WHEN US artist Oddisee takes the stage at the ANU’s pop-up, live-music venue Molo Live, he’ll be playing to a fan base of soul and hip-hop lovers. For Oddisee, born Amir Mohamed, is known as […]
CANBERRA writer Kaaron Warren’s novel “The Grief Hole” has been named Best Novel in the 2017 Ditmar Awards for Australian science-fiction, fantasy and horror writing.The front runners, chosen by ballot, were announced at the 56th Australian National Science Fiction Convention “Continuum 13” in Melbourne last weekend.
Other awards also announced on the night, included the Peter McNamara Achievement Award, which went to Rose Mitchell, and the A. Bertram Chandler Award for Outstanding Achievement in Science Fiction, which went to Bill Wright.
It’s just one in a long line of awards for Warren, who carried off the 2016 Australian Shadows Award for Best Short Story last year for “Mine Intercom”, described by the judges as “a good old fashioned ghost story”.
While she doesn’t shy away from being described as a “horror fiction” writer, Warren told “CityNews” last year, when her fourth novel “The Grief Hole” was launched by Marion Halligan, that she also wrote about serious issues like domestic violence and social questions.
“I believe audiences are looking for a human story,” she said.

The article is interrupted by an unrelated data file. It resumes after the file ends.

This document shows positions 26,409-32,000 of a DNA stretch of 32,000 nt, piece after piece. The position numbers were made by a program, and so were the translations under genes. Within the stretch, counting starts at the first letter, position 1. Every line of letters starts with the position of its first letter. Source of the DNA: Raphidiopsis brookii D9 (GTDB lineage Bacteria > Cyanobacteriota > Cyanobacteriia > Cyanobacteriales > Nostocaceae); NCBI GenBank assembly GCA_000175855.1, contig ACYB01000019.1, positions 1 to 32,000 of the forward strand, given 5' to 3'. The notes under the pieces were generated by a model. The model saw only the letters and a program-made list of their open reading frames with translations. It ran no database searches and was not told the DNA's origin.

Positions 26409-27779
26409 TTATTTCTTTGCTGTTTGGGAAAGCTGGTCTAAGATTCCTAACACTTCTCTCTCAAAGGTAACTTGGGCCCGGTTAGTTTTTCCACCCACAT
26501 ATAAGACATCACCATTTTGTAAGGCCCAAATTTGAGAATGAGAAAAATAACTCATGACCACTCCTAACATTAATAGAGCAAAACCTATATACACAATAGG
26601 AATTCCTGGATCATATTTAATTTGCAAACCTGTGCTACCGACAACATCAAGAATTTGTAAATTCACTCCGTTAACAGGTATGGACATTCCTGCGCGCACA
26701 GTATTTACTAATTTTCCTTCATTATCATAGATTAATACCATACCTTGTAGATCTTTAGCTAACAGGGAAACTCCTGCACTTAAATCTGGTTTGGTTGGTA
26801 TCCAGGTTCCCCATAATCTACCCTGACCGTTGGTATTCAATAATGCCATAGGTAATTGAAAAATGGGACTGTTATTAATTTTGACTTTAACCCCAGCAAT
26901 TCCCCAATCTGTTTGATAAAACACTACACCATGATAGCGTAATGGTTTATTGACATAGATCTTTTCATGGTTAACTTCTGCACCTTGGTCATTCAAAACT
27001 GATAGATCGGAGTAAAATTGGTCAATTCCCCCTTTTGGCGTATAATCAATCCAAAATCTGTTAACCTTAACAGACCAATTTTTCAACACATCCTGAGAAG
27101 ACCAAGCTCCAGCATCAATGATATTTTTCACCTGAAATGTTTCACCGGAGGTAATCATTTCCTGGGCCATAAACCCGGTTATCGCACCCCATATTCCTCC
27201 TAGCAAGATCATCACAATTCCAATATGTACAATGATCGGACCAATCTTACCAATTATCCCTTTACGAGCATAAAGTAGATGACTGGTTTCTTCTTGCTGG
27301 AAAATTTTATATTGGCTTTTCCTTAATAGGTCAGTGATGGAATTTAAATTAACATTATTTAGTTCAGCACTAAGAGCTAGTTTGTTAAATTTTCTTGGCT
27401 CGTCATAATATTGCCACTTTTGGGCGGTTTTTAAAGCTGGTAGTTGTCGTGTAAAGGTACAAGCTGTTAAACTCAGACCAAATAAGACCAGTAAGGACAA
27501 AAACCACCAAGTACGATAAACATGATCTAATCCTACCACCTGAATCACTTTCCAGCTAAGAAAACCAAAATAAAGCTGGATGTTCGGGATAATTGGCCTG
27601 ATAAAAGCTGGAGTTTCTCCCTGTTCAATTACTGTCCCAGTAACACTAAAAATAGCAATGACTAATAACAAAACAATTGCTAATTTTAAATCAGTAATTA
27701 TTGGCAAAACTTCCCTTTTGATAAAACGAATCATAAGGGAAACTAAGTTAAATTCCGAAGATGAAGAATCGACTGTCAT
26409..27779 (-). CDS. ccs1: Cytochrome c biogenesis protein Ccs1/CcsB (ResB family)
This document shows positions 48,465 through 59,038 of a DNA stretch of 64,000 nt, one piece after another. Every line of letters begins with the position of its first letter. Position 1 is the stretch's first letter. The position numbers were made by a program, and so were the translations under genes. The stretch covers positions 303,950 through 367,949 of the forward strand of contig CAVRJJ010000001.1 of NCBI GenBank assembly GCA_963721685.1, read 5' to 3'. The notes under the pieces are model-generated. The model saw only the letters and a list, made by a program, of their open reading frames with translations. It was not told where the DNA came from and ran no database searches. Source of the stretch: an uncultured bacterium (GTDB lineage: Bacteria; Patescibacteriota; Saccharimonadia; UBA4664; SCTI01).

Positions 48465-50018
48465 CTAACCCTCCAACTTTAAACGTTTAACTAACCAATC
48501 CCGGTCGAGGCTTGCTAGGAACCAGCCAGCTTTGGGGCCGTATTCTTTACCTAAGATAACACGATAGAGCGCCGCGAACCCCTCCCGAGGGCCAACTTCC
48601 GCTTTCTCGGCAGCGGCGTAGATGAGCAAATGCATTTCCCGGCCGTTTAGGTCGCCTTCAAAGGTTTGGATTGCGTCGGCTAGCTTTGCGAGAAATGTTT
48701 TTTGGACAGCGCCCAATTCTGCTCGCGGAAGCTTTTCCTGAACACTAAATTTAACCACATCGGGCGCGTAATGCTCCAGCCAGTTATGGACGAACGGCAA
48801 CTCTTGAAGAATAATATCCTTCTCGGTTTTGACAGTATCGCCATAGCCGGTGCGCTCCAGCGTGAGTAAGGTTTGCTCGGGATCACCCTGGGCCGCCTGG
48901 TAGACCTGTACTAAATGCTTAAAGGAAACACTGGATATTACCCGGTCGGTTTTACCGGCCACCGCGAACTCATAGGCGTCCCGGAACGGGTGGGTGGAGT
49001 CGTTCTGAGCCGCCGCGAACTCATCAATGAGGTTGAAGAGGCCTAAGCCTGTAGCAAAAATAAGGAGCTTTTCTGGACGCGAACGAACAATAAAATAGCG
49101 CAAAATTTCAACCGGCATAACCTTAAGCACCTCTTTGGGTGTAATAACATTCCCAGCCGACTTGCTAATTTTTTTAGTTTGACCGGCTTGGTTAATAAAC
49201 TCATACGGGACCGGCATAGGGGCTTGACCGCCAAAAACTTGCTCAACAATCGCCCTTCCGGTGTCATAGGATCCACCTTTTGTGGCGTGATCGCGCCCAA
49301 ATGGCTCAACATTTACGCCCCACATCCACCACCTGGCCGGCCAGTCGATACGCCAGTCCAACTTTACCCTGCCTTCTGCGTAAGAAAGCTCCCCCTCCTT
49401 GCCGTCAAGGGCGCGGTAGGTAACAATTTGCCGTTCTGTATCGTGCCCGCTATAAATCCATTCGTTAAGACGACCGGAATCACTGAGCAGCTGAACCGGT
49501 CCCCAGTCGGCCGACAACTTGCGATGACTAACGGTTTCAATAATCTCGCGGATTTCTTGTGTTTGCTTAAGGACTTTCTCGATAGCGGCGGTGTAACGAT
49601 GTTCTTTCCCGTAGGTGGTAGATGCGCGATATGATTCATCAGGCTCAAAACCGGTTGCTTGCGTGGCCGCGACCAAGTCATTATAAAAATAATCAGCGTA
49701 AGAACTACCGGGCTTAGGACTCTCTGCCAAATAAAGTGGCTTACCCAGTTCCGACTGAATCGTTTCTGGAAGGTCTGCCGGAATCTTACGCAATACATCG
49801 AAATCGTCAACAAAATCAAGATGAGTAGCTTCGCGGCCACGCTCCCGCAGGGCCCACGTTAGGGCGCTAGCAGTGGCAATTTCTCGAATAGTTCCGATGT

The full list of the 2017 Ditmar Awards is as follows:
Best novel, “The Grief Hole” (Kaaron Warren, IFWG)
Best novella or novelette, “‘Did We Break the End of the World?” (Tansy Rayner Roberts in Defying Doomsday, Twelfth Planet Press)
Best short story, “No Fat Chicks” (Cat Sparks, In Your Face)
Best collected work (tie), “Defying Doomsday” (Tsana Dolichva & Holly Kench, Twelfth Planet Press) and “Dreaming in the Dark” (Jack Dann, PS Publishing)
Best artwork, Shauna O’Meara for illustration of “Lackington’s #12”
Best fan publication, “2016 Australian SF Snapshot” (Greg Chapman, Tehani Croft et al)
Best fan writer, Foz Meadows
Best new talent, Marlee Jane Ward
William Atheling Jr Award for criticism or review, “The Rebirth of Rapunzel: A Mythic Biography of the Maiden in the Tower,” (Kate Forsyth, FableCroft).